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COP28 must accelerate global decarbonisaton: More reactions trail al-Jaber’s appointment

Reactions have continued to trail the appointment of Sultan al-Jaber, Managing Director of the Abu Dhabi National Oil Company, as president of the COP28 UN climate change conference holding in 2023 in Dubai, the United Arab Emirates (UAE).

Sultan al-Jaber
Sultan al-Jaber, COP28 president

Beyond the widespread uproar spurred by the controversial appointment, several other quarters are looking at ways by which the global summit can become a success story.

For example, Christiana Figueres, who was UN climate chief from 2010 to 2016, believes that, among other targets, COP28 under the al-Jaber presidency, must accelerate global decarbonisation.
She said: “The International Energy Agency (IEA) has been abundantly clear that there is no more atmospheric space for any new oil, gas or coal.  This policy clarity echoes the findings of science and the increasing demands of public opinion. COP28 must not only align itself with this reality, but in fact accelerate global decarbonisation. There is no other path forward.”

Yvo de Boer, UN climate chief 2006-2010, said: “The UAE has much to offer, especially when it comes to the thorny question of how to rise to the climate challenge while creating prosperity at the same time. Masdar City in Abu Dhabi is a renowned green innovation hub that also houses the International Renewable Energy Agency (IRENA). In addition, the UAE has adopted a sound green growth strategy and is a major investor in renewable energy both at home and abroad. The COP President designate has been instrumental on many of these issues. This equips him with the understanding, experience and responsibility to make COP28 ambitious, innovative and future focussed.”

Manuel Pulgar-Vidal, COP20 President, former Minister of Environment for Peru and current WWF Global Climate and Energy Lead, said: “In time, we will realise that 2021-2022 was a critical turning point. It is the moment that a few calls at COP to once and for all end climate-wrecking fossil fuels became an undeniable clamour. We need COP28 in the UAE to build on this foundation with a well-considered approach that quickly enables the whole world to fully embrace a complete transition to clean energy. We have no more time to lose. I look forward to supporting COP28 to achieve successful outcomes.”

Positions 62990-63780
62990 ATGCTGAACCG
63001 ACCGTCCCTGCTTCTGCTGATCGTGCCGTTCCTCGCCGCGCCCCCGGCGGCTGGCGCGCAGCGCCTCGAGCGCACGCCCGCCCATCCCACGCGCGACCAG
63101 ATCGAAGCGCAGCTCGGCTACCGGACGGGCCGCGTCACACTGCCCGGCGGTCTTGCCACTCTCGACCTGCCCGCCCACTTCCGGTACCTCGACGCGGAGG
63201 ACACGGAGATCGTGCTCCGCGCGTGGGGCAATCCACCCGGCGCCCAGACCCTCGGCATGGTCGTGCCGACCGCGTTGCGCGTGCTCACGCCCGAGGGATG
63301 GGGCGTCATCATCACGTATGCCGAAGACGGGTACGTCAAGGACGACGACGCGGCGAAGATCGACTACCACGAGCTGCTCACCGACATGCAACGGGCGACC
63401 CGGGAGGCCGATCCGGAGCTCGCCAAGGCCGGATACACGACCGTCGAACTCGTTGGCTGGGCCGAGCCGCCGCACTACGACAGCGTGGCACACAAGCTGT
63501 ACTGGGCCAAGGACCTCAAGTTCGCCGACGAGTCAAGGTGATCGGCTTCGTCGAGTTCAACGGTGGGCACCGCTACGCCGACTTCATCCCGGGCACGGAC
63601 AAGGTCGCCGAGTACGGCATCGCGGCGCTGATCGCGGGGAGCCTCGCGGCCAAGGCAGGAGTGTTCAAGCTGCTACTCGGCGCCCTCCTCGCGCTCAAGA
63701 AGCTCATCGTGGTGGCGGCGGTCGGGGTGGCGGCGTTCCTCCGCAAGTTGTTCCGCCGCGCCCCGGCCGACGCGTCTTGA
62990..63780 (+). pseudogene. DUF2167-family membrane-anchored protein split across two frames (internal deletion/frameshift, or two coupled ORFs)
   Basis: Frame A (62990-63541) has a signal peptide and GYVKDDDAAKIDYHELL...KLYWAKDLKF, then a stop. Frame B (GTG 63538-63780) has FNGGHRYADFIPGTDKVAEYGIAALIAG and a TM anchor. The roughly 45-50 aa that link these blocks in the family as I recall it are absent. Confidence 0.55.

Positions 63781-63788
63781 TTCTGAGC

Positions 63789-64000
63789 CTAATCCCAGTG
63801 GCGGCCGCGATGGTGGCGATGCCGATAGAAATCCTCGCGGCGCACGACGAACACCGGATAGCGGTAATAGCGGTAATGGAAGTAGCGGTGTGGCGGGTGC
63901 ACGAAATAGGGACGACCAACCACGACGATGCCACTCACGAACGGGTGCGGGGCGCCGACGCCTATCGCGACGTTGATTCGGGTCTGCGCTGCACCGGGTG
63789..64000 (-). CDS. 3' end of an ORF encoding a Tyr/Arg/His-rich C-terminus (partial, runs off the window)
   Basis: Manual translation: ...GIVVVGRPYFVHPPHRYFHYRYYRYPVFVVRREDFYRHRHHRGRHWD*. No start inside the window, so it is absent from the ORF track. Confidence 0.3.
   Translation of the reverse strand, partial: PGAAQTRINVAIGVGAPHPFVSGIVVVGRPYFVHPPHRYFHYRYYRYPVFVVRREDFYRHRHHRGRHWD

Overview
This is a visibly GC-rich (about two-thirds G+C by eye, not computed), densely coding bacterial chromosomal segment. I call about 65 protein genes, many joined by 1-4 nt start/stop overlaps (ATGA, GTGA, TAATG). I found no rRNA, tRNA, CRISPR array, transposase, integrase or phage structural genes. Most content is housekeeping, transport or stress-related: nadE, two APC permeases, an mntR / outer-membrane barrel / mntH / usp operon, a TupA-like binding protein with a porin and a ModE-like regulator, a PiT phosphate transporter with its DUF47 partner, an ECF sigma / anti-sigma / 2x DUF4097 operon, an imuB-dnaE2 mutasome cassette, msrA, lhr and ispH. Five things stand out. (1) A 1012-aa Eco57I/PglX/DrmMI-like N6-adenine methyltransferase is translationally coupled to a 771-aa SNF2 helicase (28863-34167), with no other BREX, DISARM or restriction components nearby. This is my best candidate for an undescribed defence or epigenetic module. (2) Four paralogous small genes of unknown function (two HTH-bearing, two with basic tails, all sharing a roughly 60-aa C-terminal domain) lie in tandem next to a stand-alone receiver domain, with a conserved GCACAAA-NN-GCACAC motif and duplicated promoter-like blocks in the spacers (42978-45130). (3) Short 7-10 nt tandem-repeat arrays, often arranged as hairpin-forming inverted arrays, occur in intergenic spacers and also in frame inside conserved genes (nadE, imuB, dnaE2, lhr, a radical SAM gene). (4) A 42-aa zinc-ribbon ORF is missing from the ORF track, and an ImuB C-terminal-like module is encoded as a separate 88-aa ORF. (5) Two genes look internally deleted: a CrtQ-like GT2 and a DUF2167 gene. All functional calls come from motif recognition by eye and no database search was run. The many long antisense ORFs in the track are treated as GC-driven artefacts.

Maria Mendiluce, CEO, We Mean Business Coalition, said: “Strong ambition and leadership from the UAE’s new President of COP28, Sultan Al Jaber is critical for accelerating the significant investment needed globally to deliver a clean energy system – with the new jobs, health and economic benefits it will bring. Science is telling us the perils of going beyond the 1.5C limit: there can be no new fossil fuel projects, according to the International Energy Agency.

“At COP27, global business strongly backed the call to ensure we limit global temperature rise to 1.5C, and over 80 countries supported a call to phase down fossil fuels. Simply put: fossil fuels will inevitably be replaced with clean energy. Business needs the COP28 presidency to mobilise ambitious government policy and finance to dramatically scale up investments in clean energy while stopping new investment in fossil fuels. This will enable companies to cut emissions at speed, and build a safer, more stable and thriving global economy.”

Rachel Kyte, Dean, Tufts University, Fletcher School, said: “The incoming COP president has a dilemma. The UAE is competing to be the most efficient and lowest-cost source of fossil fuels as global production must diminish through the energy transition in line with IPCC and IEA pathways. There cannot be any more development of fossil fuels. It will be challenging as COP President to unite countries around more aggressive action while at the same time suggesting that other producers stop producing because UAE has you covered. We don’t have the planetary space for mixed messages.”

Ugandan climate justice activist, Vanessa Nakate, said: “COP28 needs to see real money put into the loss and damage fund agreed in Egypt. But alongside this, COP28 must speed up the global phase out of fossil fuels – we cannot have another COP where fossil fuel interests are allowed to sacrifice our futures to eke out another few years of profit. And finally, the voices of civil society and young activists are crucial in holding governments to account – they must be heard in Dubai without intimidation.”

Tasneem Essop, Executive Director, Climate Action Network International, said: “With the COP28 host, the UAE, announcing the appointment of His Excellency Sultan Ahmed Al Jaber as President of COP28, it is imperative for the world to be reassured that he will step down from his role as the CEO of the Abu Dhabi National Oil Corporation. He cannot preside over a process that is tasked to address the climate crisis with such a conflict of interest, heading an industry that is responsible for the crisis itself.

“If he does not step down as CEO, it will be tantamount to a full-scale capture of the UN climate talks by a petrostate national oil company and its associated fossil fuel lobbyists. COP26 in Glasgow had 500 fossil fuel lobbyists in attendance, the COP in Egypt saw a 25% increase in their presence, COP28 now seems to be open season for vested interests who will no doubt use the climate talks to continue to undermine any progress on climate action. As civil society we demand that Al Jaber does the right thing and either stand aside or step down.”

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